Marriage Equality Ballots Succeed in Three States
November 8, 2012
The three state referendums endorsing marriage equality are groundbreaking because nowhere else in the world has same-sex marriage been won by a popular vote. All other marriage-equality measures in the US and elsewhere have been made by legislators or courts.
Boris Dittrich, advocacy director of the Lesbian, Gay, Bisexual, and Transgender Rights Program

(New York) – The successful ballot initiatives on same-sex marriage in Maine, Maryland, and Washington State on November 6, 2012, were major victories for gay rights both in the United States and globally.  

“The three state referendums endorsing marriage equality are groundbreaking because nowhere else in the world has same-sex marriage been won by a popular vote,” said Boris Dittrich, advocacy director of the Lesbian, Gay, Bisexual, and Transgender Rights Program at Human Rights Watch. “All other marriage-equality measures in the US and elsewhere have been made by legislators or courts.”

In Maryland, voters upheld a law legalizing same-sex marriage that was passed by the legislature and signed by the governor. This means that, most likely beginning January 1, 2013, same-sex couples will be able to get married in the state.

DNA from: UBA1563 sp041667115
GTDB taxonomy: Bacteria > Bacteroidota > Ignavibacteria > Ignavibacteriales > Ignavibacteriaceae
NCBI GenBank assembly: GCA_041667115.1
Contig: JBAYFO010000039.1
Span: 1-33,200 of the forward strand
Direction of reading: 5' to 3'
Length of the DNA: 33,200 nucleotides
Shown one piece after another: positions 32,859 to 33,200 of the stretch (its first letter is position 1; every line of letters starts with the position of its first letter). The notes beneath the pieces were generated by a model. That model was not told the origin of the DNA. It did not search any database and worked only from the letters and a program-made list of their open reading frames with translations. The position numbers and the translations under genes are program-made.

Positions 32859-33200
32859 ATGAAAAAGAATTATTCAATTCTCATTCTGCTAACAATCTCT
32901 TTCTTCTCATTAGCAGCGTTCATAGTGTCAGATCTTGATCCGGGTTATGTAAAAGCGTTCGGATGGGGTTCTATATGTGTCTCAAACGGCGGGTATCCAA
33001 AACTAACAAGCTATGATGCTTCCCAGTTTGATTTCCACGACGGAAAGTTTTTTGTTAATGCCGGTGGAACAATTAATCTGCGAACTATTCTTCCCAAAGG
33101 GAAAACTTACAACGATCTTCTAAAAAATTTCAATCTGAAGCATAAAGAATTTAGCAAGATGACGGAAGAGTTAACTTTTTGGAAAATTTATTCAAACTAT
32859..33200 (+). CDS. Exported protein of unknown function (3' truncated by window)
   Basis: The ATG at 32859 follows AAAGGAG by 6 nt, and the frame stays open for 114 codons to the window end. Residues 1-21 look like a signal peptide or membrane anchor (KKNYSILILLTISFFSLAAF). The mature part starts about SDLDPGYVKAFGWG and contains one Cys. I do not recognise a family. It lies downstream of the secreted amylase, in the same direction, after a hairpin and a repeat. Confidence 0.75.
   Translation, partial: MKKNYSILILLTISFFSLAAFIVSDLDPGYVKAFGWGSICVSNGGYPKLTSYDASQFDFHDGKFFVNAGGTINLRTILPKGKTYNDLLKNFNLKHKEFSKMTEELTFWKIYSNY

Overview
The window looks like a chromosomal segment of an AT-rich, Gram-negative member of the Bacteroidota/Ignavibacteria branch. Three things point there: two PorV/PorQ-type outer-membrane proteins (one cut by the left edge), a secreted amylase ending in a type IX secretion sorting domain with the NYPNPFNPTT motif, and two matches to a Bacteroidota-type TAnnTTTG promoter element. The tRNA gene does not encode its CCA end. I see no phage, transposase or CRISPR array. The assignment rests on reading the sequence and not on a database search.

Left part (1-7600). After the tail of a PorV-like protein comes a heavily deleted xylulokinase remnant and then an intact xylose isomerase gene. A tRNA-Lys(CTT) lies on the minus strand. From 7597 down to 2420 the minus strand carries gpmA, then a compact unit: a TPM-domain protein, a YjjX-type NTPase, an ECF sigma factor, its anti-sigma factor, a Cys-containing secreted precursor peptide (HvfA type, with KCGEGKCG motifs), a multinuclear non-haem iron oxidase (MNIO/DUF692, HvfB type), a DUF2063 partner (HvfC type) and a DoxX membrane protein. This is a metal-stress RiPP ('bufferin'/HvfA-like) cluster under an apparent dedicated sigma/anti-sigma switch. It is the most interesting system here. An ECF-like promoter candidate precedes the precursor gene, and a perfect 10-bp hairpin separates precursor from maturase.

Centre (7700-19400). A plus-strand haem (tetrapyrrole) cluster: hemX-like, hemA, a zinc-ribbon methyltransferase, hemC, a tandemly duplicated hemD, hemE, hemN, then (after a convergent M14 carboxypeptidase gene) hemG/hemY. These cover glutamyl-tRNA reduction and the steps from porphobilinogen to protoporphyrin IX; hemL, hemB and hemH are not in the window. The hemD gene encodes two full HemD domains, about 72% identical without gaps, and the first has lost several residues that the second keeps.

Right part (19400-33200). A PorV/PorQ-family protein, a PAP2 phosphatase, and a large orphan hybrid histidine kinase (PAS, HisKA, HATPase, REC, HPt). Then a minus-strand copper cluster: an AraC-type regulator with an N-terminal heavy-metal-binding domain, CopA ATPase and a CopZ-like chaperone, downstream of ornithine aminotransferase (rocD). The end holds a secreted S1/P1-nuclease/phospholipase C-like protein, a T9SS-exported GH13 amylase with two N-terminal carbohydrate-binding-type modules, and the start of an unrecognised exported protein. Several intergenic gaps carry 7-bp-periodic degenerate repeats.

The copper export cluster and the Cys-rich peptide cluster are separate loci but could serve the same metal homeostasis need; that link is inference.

In Washington State, the legislature had approved same-sex marriage, but opponents gathered enough signatures to force a referendum in an effort to ban it. The referendum vote means that civil marriage will be opened for same-sex couples. 

In Maine, gay rights activists had lost a vote on same-sex marriage in 2009, but put the issue on the ballot again. This year they were successful.

Additionally, voters in Minnesota turned back an effort to restrict gay rights.  They rejected a proposed marriage equality ban by voting “no” in a referendum seeking to amend the state constitution to restrict marriage to a man and a woman.

The election results in Maine, Washington, and Maryland reversed a trend, Human Rights Watch said. Previously, whenever same-sex marriage had been put before voters in US states, it had lost. In 30 states voters have limited marriage to a man and a woman through constitutional amendments, and same-sex marriage had also been blocked in referendums, as it was in California in 2008.

Same-sex marriage will now be legal in nine US states. The others are Connecticut, Iowa, Massachusetts, New Hampshire, New York, and Vermont, as well as Washington, DC.  However, under the Defense of Marriage Act,  the US government denies recognition of same-sex marriages and federal benefits that are conferred upon married couples. 

Outside the US, same-sex marriage is legal in Argentina, Belgium, Canada, Denmark, Iceland, the Netherlands, Norway, Portugal, South Africa, Spain, Sweden, and Mexico (where same-sex marriages are allowed in the capital city, but are recognized nationwide). In Spain the Constitution Court decided on November 6, 2012, that the same-sex marriage bill, implemented in 2005, is constitutional.  In Brazil, the Superior Justice Court set an important precedent in October 2011 by interpreting the Brazilian civil code as allowing same-sex marriages. 

Marriage equality laws are expected to be adopted soon in France, the United Kingdom, and New Zealand.

“Marriage equality is unstoppable,” Dittrich said. “The votes in these US states should galvanize initiatives around the world.”